If you want to reuse the same encrypted config file on multiple servers in a web farm then RSA is the best choice. The flow is the following from a high level:

  • Generate an RSA key-pair on the first server
  • Set up the local config provider for the customer key pair
  • Use aspnet_regiis to encrypt the sensitive sections in the config file
  • Grant access to the key for the Network Service account
  • Export the key pair for reuse on the other servers of the farm
  • On all other servers we import the key pair and grant Network Service access to it

RSA demo

In the post on asymmetric encryption we discussed how to generate and export RSA key pairs using aspnet_regiis. Make sure that the key-pair is exportable using the -exp flag. Let’s say that the key container is called “MyCustomKeys”:

aspnet_regiis -pc “MyCustomKeys” -exp

We need to set a reference to this container in the config file in a section called configProtectedData within the configuration root node. We also specify that we use RSA to do the file protection:

		<add keyContainerName="MyCustomKeys"
				 type="System.Configuration.RsaProtectedConfigurationProvider,System.Configuration, Version=, Culture=neutral, PublicKeyToken=b03f5f7f11d50a3a"/>

Again use aspnet_regiis to encrypt the appSettings section referring to the config protection provider we named “CustomProvider” in the configProtectedData:

aspnet_regiis -pef “appSettings” c:\path-to-folder-with-config-file -prov “CustomProvider”

You export those keys like this:

aspnet_regiis -px “CustomKeys” “c:\myCustomKeys.xml” -pri

This creates an XML file we’ve seen before.

This is how you import those keys on the other servers:

aspnet_regiis -pi “CustomKeys” “c:\myCustomKeys.xml”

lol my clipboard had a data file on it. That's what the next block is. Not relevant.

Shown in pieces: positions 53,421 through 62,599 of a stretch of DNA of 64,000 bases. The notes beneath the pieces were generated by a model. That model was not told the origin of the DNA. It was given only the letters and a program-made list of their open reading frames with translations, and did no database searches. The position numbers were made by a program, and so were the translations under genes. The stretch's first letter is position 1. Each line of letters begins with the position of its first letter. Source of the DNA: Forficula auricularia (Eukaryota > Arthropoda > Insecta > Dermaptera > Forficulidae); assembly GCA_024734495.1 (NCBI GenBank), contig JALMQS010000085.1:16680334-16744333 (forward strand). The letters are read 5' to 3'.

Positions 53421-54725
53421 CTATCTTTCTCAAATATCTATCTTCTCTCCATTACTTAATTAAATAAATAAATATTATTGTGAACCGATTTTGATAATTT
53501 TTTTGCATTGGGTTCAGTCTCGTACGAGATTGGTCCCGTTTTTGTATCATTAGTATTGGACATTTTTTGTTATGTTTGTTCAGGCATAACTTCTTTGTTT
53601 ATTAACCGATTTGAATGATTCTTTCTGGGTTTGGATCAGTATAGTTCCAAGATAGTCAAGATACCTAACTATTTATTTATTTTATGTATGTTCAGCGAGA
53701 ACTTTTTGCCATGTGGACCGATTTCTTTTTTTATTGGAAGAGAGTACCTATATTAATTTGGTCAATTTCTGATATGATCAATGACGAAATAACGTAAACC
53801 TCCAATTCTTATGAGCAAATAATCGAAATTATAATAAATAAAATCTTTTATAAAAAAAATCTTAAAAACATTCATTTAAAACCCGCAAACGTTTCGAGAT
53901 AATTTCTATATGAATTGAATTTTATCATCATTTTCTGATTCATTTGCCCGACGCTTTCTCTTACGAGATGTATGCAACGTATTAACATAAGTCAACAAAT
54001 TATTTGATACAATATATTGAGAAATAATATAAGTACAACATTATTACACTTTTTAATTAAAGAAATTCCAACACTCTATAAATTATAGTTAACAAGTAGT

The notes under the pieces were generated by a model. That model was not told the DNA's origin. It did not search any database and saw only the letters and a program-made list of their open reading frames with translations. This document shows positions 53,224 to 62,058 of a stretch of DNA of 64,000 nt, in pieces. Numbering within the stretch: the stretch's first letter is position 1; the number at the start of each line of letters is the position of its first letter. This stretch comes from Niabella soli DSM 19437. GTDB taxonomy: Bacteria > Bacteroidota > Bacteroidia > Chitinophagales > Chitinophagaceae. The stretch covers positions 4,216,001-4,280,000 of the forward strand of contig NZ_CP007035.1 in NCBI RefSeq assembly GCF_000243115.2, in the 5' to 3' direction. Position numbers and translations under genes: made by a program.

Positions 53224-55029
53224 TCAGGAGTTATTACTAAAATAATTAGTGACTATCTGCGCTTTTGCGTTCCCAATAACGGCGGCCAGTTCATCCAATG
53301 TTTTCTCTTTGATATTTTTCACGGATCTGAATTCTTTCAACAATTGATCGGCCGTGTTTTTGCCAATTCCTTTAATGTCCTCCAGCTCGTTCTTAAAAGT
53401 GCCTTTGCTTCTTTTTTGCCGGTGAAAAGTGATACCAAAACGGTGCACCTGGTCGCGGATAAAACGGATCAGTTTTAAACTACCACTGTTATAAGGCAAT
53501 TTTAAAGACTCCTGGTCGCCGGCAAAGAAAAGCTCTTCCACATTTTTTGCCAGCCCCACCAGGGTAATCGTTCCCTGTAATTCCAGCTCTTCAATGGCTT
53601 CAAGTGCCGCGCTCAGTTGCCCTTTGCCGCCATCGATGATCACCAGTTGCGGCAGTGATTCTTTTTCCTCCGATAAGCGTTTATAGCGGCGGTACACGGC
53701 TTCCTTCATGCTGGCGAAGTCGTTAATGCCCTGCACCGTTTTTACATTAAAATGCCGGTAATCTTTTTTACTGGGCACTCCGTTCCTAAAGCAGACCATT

Make sure to copy over the XML file of course.

Decrypting a config file is done the same way as before:

aspnet_regiis -pdf “appSettings” c:\path-to-folder-with-config-file

Just like with DPAPI you don’t need to set any decryption data yourself when you want to read some app settings in the config file, it’s performed for you automatically.

We also mentioned that Network Service will need access to those keys. Guess which tool can be used to achieve that… …aspnet_regiis of course!

The following command will do just that:

aspnet_regiis -pa “MyCustomKeys” “NT Authority\Network Service”

If this fails on one of the web farm machines then it might be that you need to grant access to the ID that the app-pool is running under:

aspnet_regiis -pa “CustomKeys” “IIS APPPOOL\.NET v4.5” -full

So in case decryption fails on the web servers then make sure you try both of these commands. You’ll obviously need to look up the app-pool ID for your website.

Protecting XML

To wrap up this post here comes a little note on XML strings in particular. The config file may not not be the only XML-formatted data the you want to protect. You may work a lot with XML in you code and you may want to protect portions of those strings. You can learn about the System.Security.Cryptography.Xml namespace on MSDN.

You can view the list of posts on Security and Cryptography here.

About Andras Nemes
I'm a .NET/Java developer living and working in Stockholm, Sweden.